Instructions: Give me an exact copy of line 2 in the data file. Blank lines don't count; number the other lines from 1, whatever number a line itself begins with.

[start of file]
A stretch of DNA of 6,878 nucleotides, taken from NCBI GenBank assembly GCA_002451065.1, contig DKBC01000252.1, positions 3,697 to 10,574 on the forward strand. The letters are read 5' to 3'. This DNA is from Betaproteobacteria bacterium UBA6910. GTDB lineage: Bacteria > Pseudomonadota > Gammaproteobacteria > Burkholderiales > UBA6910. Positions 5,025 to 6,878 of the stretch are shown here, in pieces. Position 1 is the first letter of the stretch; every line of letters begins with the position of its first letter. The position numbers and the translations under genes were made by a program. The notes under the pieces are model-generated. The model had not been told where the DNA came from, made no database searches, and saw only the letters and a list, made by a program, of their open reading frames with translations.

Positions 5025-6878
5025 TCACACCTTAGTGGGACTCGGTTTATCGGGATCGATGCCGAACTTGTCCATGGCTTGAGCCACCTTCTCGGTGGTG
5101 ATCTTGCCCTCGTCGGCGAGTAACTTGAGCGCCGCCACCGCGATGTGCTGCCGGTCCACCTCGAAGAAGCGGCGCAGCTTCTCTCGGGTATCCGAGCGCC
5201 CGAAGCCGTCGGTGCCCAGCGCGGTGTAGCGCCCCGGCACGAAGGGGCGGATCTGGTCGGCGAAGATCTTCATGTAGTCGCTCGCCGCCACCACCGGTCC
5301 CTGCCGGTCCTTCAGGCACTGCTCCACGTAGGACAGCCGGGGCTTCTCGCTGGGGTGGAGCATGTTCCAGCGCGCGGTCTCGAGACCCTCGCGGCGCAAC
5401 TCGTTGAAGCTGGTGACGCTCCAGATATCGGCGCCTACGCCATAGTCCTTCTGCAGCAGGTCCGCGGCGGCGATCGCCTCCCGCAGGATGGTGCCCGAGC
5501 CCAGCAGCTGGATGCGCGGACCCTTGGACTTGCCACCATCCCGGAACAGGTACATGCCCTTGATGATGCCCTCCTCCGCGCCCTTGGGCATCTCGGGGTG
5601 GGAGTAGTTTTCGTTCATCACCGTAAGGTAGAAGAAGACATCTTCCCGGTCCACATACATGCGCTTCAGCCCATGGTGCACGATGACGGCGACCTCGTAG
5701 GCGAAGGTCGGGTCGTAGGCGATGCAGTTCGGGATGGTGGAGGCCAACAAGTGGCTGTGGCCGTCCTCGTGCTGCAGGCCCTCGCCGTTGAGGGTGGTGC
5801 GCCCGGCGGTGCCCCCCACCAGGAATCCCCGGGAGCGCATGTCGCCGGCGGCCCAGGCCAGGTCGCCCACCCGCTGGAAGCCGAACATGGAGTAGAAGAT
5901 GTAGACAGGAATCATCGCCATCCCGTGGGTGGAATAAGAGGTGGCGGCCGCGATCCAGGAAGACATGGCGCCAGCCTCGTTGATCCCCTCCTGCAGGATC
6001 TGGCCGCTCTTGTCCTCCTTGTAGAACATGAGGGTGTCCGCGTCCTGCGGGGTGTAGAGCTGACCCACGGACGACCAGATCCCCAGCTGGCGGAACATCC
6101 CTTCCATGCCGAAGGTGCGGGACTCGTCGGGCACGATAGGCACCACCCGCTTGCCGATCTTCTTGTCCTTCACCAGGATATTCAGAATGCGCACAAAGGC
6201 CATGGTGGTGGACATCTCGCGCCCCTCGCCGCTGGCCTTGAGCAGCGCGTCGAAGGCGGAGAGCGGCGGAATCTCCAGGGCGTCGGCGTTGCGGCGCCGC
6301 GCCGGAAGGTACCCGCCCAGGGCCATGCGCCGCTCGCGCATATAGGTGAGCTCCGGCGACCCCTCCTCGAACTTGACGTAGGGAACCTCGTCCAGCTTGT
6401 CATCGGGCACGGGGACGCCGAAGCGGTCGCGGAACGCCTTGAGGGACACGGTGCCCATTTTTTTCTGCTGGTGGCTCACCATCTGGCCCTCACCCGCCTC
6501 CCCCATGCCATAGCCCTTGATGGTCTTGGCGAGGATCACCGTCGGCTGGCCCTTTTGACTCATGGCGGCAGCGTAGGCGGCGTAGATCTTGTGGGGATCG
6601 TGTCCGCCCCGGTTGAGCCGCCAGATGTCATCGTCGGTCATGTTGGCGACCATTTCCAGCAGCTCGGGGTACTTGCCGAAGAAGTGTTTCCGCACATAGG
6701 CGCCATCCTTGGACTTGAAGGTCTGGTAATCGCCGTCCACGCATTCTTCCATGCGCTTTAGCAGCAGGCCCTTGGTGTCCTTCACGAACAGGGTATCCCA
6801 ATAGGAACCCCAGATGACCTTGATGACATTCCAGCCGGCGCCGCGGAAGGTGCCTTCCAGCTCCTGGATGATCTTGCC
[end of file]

Positions 5025-6878